2. The quality of education suffers when university education is free

Without university fees, universities become dependent on the state for funding. The problem with this is that the state’s aim is to increase university attendance levels for the sake of political gain, while at the same time striving not to increase spending on the universities. The result is an increase in attendance, without commensurate increase in funding from the state. This leads to larger class-sizes and less spending per student[1]. Furthermore, these problems result in disconnected lecturers who, due to increased class sizes, cannot connect to their students or offer more than cursory assistance to struggling pupils. The decline in teaching quality is further exacerbated by their need to focus less on teaching and more on research, which is more profitable and thus encouraged by cash-strapped universities. With fees, on the other hand, the quality of universities increases for three reasons. First, funding improves, as university may charge in accordance with need rather than with making do with whatever the state gives them to fund teaching. The result is a consistent quality in education resources rather than it being dependent upon what the state happens to give universities, and on how many students it pushes to be accepted. Second, quality of teaching is improved. Because a university wants people to attend and to pay fees, the programs and degrees they offer have to be good signals of quality. Universities thus stay in business only so long as they remain purveyors of high quality educational goods. They must thus let in smart people, irrespective of their financial background, which will in part serve to admit and finance capable people from disadvantaged backgrounds through targeted financial aid programs. Third, the average quality of students attending university will improve. This is because students feel they need to get the most from their investment in education, which can be quite substantial. They will thus be more attentive and more interested in doing well. An example of higher quality education stemming from fee-paying higher education systems is that of the United States, which has twenty of the top fifty ranked universities in the world[2]. Quality is clearly improved when university is not free.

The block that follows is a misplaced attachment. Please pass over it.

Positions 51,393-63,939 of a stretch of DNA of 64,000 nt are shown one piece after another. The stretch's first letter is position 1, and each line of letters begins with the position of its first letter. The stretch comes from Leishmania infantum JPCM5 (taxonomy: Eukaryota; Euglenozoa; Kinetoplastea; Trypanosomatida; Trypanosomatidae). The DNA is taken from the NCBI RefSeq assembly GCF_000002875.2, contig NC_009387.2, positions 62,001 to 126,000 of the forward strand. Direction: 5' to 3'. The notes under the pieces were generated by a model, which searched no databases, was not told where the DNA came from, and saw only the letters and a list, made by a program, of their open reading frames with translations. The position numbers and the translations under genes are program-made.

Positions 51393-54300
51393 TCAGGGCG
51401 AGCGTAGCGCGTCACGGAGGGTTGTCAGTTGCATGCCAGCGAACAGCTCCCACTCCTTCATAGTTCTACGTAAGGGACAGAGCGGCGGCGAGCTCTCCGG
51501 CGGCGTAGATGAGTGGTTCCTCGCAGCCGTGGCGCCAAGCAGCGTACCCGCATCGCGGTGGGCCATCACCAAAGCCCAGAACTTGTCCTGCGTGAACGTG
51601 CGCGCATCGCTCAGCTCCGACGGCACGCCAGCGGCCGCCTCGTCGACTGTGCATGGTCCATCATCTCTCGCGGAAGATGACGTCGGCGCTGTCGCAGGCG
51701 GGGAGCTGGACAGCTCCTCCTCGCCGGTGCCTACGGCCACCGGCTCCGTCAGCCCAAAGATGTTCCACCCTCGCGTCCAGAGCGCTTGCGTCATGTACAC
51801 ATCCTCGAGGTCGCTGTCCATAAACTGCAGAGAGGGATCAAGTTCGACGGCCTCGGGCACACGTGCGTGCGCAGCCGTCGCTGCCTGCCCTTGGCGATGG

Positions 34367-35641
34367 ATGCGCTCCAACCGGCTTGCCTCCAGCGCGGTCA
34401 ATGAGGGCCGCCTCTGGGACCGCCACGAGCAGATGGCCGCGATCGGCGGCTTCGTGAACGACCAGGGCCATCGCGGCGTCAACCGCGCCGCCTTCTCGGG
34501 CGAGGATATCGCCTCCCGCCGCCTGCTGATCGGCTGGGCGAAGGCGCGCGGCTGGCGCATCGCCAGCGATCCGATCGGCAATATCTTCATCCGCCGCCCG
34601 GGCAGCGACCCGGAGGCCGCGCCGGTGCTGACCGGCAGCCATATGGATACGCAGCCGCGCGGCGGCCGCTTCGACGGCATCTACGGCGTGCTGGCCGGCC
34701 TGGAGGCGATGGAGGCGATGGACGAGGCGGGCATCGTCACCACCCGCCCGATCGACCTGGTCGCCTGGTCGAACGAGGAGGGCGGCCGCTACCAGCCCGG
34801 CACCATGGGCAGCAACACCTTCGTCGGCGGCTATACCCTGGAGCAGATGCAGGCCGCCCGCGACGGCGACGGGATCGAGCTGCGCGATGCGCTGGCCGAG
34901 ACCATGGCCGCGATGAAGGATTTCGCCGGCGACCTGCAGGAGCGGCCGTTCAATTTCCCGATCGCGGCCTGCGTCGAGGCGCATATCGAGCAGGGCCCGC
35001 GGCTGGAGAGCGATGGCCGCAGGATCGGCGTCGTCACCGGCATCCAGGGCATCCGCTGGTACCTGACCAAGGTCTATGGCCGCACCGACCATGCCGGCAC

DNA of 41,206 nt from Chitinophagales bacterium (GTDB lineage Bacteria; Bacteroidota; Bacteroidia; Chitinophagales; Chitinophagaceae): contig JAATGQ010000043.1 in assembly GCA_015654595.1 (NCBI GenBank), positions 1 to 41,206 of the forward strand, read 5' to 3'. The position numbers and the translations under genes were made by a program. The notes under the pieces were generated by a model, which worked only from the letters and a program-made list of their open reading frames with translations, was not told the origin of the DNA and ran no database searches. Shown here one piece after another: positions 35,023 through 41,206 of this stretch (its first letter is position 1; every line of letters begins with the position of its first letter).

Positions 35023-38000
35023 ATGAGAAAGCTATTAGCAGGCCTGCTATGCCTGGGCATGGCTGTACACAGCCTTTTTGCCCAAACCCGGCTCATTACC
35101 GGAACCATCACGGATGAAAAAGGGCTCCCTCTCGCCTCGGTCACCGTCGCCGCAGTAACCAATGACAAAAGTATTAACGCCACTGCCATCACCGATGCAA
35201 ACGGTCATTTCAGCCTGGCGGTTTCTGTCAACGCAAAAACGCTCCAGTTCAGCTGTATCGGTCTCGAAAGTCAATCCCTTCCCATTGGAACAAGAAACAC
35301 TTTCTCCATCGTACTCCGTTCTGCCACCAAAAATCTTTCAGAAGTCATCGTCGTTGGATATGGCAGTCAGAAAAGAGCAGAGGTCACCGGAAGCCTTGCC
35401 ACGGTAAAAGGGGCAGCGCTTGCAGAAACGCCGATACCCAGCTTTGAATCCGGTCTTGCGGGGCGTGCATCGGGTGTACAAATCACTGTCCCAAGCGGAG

Rebuttal

1. In Pro's first argument he said that education should be free. However there is no free in the world. Everthing has a cost. Of course, if the educations or healthcare be free, they are working for nothing. They don't get any money. Also we need the military budget because we need to be prepared when anything bad happens. When they get no money, for example no one will go there. They will get bad teachers which equal to bad education. This is basically slavery in the school hours which is bad. For example, if a worker in Samsung goes around making phones and they get no money? Why would they work? They would have no influence of teaching and just be mad all times.